Germany probes labor practices at Amazon contractor

A TV report alleging mistreatment of foreign workers at's packing distribution centers in Germany is making waves

By Lucian Constantin, IDG News Service |  IT Management

A TV report into the lives of migrant workers employed at distribution centers in Germany has prompted the government to call for an investigation, and is pushing other companies to change their practices.

German TV channel ARD aired a 30-minute report last week, focusing on allegations of mistreatment of foreign workers hired to temporarily work in's packing and distribution warehouses.

According to the report, some workers were being paid less than what they were promised when they had applied for the job in their respective home countries and were subject to intimidation and random searches by the employees of a security firm contracted to guard the hostels where they were living.

ARD showed a temporary work contract bearing the name of Trenkwalder International, an Austrian employment agency that specializes in recruiting workers from Eastern and Central Europe.

Trenkwalder did not respond to a request for comment Monday.

In a statement sent to media outlets last week, Amazon said that it doesn't tolerate discrimination or intimidation and promised to investigate the claims.

The German Federal Labor Office (BA) is conducting an urgent investigation this week into the allegations made in the ARD report, a spokeswoman for the German Federal Ministry of Labor and Social Affairs (BMAS) said Monday. If they prove founded, the temporary job placement firm that Amazon worked with could lose its license.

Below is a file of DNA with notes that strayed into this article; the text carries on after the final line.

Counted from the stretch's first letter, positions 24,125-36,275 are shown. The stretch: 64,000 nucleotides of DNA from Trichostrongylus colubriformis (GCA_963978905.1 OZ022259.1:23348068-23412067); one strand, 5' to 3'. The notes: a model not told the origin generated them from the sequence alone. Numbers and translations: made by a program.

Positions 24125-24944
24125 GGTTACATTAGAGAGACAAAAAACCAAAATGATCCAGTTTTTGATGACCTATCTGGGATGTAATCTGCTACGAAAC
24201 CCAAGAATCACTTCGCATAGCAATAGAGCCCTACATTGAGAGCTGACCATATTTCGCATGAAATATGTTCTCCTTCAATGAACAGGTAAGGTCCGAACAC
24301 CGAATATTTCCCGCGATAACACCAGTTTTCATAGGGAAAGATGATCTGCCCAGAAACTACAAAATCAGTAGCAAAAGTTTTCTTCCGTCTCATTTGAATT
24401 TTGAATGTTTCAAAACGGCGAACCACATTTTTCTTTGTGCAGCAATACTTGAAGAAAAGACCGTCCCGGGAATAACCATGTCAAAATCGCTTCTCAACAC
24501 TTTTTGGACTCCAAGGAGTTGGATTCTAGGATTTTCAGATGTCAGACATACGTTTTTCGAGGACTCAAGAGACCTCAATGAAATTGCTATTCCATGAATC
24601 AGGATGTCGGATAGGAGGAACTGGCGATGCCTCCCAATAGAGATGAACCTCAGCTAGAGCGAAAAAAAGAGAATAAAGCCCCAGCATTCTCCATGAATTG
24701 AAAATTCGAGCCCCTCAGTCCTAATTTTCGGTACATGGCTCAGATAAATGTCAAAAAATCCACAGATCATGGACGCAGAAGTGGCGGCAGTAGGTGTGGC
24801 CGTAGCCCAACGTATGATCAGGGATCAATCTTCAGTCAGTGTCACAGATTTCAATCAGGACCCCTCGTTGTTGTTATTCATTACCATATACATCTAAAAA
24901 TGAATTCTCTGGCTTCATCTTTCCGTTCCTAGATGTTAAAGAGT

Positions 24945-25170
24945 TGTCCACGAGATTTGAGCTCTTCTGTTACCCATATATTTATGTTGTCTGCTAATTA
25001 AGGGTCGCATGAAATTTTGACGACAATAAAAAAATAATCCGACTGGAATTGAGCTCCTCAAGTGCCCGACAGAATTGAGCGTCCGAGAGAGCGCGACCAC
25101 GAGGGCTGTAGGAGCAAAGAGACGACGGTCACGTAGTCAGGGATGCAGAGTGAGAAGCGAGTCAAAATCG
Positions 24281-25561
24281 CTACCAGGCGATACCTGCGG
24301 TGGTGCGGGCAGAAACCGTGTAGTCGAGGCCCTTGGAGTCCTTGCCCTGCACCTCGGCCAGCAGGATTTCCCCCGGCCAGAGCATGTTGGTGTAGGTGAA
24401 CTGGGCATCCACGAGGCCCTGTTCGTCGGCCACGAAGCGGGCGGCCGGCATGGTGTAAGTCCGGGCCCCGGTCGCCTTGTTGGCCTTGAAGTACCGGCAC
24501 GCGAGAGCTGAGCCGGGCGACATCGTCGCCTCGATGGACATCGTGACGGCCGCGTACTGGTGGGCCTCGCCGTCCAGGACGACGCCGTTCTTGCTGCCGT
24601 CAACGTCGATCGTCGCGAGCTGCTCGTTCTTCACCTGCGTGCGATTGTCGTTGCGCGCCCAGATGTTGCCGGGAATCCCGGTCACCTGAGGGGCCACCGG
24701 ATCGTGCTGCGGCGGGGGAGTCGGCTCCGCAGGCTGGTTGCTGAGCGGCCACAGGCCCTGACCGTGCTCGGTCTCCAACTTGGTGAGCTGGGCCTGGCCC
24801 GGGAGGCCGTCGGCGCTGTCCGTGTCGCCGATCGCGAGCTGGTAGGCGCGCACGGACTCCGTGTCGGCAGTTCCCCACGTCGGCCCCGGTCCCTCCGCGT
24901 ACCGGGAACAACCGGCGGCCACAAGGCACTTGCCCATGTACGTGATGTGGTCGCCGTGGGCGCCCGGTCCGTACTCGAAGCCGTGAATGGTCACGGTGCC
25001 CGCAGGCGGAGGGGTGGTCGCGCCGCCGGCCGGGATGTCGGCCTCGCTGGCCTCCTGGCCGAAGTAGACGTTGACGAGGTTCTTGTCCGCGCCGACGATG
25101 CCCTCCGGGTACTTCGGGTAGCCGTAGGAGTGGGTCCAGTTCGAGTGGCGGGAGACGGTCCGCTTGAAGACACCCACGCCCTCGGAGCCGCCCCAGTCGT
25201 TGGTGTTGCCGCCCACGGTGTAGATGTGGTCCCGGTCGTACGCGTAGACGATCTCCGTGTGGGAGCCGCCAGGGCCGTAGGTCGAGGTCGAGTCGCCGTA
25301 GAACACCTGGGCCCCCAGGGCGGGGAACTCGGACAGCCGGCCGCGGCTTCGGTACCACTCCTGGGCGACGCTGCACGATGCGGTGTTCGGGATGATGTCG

The BMAS spokeswoman declined to name the company being investigated, but mentioned that it has been named in press reports. Most reports name Trenkwalder.

The ARD report alleged that security guards harassed and intimidated migrant workers at the budget hotels where they were living, and that the guards and their employer, Hensel European Security Services (HESS), had links to neo-Nazi movements.

Some of the guards were shown wearing clothes by Thor Steinar, a brand known to be favored by far-right extremists that was banned in several German stadiums and inside the German Parliament. Amazon itself stopped selling Thor Steinar clothing in 2009.

ARD suggested the company's name "HESS" might be an allusion to Rudolf Hess, Adolf Hitler's deputy in the Nazi party, and said that the firm was allegedly headed by a man known as Uwe L who had ties to known football hooligans and neo-Nazis.

One worker interviewed in the report said that the security guards told her: "This is our house. You must do like we say. Here we are like the police."

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